Timico Group has announced that it is boosting its customer support with the opening of a state-of-the-art, 24×7 monitoring facility. Based in Ipswich, the brand-new, dedicated Network Operations Centre is geared to provide high quality, round-the-clock monitoring supporting over 10,000 Timico business customers.
“The Network Operations Centre is set up to cope with the huge diversity in the Timico customer base. Our largest network has around 1500 ADSL connections but many thousands of customers have only one,” said Trefor Davies, Timico Group CTO. “We also manage an estate of leased lines which are typically integrated with ADSLs in MPLS based Private Wide Area Networks.”
Timico operates a resilient MPLS ring connecting its four Docklands Datacentres together with connectivity to POPs in Newbury and Ipswich.
Because the technology environment is constantly changing, the network operations team based at the Network Operations Centre provides the ongoing network design service for the Timico core network and also for those customers requiring assistance with projects.
“Our network changes every day as new customers with new needs come online. No two customers’ networks are the same,” continues Davies.
Timico also extends the Network Monitoring facilities used at the Network Operations Centre to its customers. Monitoring individual nodes on a public network has been standard practice for a long time. However when it comes to a private network then traditionally this has been done from a device (monitoring server) within the network and there can be a problem if that network is purely private with no external access as it can then be difficult for a network operator to provide support.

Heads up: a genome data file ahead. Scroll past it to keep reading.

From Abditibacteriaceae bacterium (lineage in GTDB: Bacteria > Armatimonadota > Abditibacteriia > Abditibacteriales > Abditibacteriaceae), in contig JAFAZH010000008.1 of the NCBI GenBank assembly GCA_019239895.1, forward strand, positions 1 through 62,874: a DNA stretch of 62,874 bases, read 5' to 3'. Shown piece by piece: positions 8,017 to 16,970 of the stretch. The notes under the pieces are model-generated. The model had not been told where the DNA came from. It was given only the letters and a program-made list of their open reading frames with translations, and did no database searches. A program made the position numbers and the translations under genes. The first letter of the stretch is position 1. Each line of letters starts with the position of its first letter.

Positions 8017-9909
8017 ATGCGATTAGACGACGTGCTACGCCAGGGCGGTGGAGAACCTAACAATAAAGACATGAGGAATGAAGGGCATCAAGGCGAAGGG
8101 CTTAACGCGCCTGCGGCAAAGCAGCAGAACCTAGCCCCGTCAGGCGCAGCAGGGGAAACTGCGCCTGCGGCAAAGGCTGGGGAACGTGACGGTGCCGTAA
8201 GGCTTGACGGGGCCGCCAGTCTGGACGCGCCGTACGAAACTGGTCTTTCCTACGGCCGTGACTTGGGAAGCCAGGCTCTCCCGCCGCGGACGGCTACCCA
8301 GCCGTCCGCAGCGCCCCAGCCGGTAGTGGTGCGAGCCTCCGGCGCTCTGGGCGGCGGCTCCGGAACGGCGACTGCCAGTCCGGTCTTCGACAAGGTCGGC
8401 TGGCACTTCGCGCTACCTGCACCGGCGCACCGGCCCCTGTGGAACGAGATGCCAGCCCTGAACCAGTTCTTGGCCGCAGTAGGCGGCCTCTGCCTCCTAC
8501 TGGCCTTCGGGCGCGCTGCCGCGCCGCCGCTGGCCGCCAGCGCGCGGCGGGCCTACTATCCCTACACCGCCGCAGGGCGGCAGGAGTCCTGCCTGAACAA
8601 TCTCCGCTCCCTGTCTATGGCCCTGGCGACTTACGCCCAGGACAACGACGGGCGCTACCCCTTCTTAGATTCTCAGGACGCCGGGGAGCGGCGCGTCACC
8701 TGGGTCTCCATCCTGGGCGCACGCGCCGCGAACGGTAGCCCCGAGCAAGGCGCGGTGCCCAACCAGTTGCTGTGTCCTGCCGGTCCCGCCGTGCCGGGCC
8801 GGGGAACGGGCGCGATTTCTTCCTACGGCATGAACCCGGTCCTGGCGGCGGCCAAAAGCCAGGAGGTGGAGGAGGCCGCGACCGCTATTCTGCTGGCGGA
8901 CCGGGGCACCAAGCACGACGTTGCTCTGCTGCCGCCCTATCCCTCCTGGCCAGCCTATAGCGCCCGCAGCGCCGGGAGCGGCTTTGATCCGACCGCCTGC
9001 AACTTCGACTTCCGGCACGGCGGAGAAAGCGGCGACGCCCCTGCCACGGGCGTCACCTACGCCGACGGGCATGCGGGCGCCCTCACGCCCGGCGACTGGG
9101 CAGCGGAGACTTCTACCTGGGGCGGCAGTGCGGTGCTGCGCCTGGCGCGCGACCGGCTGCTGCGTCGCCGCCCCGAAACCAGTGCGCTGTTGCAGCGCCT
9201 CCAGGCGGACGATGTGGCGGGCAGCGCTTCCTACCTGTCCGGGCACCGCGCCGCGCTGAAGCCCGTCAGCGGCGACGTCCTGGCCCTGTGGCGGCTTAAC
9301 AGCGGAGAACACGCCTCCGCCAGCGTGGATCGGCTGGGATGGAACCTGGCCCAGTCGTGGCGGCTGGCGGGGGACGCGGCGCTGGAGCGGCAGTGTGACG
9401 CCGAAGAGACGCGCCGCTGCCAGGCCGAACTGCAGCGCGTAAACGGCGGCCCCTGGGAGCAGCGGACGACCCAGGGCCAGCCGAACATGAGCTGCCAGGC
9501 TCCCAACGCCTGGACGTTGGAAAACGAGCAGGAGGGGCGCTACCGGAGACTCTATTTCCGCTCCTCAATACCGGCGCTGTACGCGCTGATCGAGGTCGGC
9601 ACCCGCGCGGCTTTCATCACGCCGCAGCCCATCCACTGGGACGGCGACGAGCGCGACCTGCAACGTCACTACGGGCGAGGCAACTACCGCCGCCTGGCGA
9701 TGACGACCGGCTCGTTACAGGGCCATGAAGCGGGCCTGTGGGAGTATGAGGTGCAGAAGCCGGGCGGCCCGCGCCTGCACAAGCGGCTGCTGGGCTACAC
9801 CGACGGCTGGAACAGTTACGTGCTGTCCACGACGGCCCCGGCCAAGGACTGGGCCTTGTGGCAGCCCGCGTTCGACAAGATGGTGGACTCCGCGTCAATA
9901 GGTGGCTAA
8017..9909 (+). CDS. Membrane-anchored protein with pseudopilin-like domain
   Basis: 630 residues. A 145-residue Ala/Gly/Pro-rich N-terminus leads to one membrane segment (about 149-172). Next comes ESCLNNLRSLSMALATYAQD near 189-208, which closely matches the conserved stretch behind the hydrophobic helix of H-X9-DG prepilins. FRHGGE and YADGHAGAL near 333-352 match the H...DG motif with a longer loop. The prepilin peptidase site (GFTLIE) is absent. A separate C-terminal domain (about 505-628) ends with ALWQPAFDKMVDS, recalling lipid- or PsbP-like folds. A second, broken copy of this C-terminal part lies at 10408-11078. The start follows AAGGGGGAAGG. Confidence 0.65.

Timico’s solution is to use a virtual server for private networks requiring ongoing monitoring. A virtual server sits logically inside a customer’s private network but is accessible via a secure command line from the Network Operation Centre. This is a much more cost effective solution than providing a standalone network monitoring server for each private network. It is also easier to provide resilience to the service by providing two separate virtual machines on two geographically separated bits of hardware.